What Coaches Taught Me About Underperforming Students

Time Spent on book: 1 hour
Words written: Collecting
Grade for the day: D (Blarg--yesterday went well. Today, not so much)

My best teaching tips have come from coaches.

Today, I went to lunch with a bunch of coaches. Somewhere in the conversation, I asked them for advice on dealing with underperforming students. I have been thinking about this for a while now. I know that there are factors that are beyond my control (preparation in high school, etc). But I can control the short time that I have in my classroom. And I am perpetually on the hunt for ways to "awaken" the dormant brain cells of those who just aren't getting what I'm selling.

We talked for a while on this topic, but they kept coming back to one point: Let these students know that you care.

Really? That's it? I care. Damn it.

OK, there's more.

One of the coaches drew on his own background. When he was a student struggling in a class, a professor insisted that he stop by his office. They set a day and time, and the professor assured that the student's coach would know if he skipped. Anyway, when they met, the professor simply expressed that he wanted the student to do better and that he was willing to help. Then they had a conversation. About stuff..and stuff.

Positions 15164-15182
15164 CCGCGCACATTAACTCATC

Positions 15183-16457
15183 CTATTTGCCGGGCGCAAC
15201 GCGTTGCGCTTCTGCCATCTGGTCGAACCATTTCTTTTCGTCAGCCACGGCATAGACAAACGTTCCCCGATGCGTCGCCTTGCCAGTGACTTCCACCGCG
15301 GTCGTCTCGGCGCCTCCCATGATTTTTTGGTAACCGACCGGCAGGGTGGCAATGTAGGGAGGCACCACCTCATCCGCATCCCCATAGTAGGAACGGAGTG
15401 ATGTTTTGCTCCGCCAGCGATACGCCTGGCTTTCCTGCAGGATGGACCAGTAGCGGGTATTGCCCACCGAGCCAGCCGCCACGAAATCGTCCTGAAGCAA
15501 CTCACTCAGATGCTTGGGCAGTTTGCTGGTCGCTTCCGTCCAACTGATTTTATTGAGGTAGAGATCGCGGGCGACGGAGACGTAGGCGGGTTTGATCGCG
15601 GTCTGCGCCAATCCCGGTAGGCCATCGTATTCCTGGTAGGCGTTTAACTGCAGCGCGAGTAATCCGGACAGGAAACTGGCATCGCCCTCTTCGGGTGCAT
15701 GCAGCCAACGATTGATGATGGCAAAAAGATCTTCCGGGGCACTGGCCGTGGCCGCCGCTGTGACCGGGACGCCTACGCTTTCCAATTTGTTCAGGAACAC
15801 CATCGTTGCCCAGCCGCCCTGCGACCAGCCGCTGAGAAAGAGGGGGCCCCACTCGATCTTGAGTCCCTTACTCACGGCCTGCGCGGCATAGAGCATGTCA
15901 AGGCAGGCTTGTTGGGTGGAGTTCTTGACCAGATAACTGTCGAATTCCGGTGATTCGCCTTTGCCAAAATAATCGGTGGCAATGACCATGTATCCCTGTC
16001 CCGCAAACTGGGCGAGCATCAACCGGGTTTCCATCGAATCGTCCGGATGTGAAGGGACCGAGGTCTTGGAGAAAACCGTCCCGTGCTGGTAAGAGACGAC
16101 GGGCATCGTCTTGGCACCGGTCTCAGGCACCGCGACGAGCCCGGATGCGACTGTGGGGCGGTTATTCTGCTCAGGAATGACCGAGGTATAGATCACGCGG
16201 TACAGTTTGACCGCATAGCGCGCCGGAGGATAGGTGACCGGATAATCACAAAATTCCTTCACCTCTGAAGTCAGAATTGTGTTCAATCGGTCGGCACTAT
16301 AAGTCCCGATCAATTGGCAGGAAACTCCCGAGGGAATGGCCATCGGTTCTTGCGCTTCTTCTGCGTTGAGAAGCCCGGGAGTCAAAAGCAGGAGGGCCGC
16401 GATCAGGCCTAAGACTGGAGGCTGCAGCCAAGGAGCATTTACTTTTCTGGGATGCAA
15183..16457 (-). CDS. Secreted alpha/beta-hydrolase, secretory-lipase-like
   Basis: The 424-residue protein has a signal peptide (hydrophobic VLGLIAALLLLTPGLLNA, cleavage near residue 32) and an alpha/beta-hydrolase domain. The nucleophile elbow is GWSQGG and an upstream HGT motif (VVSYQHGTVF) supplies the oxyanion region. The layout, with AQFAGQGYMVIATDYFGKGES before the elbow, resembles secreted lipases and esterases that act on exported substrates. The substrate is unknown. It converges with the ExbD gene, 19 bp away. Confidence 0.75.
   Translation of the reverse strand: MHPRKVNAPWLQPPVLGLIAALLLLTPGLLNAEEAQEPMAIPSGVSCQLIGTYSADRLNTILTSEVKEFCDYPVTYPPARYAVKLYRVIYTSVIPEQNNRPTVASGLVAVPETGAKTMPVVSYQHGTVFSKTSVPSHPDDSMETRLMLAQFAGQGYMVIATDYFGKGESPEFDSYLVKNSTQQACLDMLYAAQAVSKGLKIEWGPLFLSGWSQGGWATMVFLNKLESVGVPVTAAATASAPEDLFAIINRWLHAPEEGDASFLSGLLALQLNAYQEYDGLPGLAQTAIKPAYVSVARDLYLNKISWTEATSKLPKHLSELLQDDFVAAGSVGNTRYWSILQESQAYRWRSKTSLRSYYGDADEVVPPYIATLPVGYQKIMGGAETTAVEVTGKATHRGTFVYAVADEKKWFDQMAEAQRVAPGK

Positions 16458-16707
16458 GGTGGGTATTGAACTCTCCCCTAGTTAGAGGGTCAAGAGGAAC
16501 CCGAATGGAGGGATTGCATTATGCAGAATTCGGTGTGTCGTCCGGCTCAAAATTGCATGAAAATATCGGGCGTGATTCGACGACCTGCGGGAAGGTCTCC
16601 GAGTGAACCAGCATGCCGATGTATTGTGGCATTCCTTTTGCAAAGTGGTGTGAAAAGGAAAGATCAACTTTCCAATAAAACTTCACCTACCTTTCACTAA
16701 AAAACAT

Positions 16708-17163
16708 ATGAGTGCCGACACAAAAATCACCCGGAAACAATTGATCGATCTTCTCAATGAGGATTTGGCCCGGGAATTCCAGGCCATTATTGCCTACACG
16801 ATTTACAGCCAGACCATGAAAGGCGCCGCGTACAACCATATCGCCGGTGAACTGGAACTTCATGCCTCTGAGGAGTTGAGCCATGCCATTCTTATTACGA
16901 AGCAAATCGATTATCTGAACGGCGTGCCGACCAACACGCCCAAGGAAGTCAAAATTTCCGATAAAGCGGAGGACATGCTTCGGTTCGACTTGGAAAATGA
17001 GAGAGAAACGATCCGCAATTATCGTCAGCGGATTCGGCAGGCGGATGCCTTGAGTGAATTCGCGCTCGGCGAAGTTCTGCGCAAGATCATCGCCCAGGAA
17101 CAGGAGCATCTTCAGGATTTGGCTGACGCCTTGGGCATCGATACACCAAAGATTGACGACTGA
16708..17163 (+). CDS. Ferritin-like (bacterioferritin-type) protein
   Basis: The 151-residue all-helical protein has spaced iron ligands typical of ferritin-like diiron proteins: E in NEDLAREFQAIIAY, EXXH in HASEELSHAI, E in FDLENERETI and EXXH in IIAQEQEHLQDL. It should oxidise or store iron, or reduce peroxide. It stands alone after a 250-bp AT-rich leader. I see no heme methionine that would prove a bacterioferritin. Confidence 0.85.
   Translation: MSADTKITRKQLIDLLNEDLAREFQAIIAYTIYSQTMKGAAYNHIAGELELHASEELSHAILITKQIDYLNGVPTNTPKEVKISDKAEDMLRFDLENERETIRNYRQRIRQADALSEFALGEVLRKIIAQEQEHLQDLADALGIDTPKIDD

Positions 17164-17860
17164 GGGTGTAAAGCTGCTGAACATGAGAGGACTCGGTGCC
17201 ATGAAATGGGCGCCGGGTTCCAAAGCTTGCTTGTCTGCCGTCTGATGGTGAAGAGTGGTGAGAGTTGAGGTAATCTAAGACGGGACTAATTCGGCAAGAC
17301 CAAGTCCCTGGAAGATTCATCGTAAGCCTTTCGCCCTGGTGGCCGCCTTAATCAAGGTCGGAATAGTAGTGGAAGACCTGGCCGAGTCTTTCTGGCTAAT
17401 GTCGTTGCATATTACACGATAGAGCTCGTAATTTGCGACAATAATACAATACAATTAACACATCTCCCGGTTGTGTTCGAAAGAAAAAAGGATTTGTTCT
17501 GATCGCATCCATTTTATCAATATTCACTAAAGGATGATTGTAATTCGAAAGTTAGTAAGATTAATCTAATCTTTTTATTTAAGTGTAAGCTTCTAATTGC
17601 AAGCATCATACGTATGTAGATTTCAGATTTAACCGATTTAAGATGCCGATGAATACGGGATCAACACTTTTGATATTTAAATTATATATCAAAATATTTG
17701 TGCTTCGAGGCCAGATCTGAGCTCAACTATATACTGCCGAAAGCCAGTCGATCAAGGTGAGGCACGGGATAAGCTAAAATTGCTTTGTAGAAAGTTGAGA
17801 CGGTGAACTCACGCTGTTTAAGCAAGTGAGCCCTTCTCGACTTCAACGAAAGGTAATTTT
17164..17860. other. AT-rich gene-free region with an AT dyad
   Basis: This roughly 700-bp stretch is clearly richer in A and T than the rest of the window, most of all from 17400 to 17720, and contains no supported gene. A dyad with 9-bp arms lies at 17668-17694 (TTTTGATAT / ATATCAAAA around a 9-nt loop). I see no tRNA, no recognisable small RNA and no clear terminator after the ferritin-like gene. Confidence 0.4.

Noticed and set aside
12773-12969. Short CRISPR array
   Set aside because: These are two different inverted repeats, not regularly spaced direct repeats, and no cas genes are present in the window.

The coach explained that, after that conversation, he knew that the professor was on his side--that he cared. More than that, though, he didn't want to let his professor down. He felt indebted, so he worked harder.

And all it took was a 20-minute chat.

I know that this won't be a magic bullet. But plenty of students--especially those who seem to be circling the grade drain every semester--wrestle with any number of insecurities. Impostor Syndrome! For someone like myself, it's easy to look past this reality. I had (and have) untold numbers of advantages coming up through the system (to include a father who was a professor...at the university where I now teach...commence rotten tomato toss).

So I had my Occam's Razor moment--you know, trim out the excess and seek the simplest solution (a philosopher vomits in violent rage at my 9 word distillation--LaBossiere, I'm looking at you). When I think about my underperformers, I can get lost in the weeds. Lectures, readings, assignments, learning suport, etc.

But starting with a conversation, with building connections might be the best and most productive place to begin.

Go Team Occam!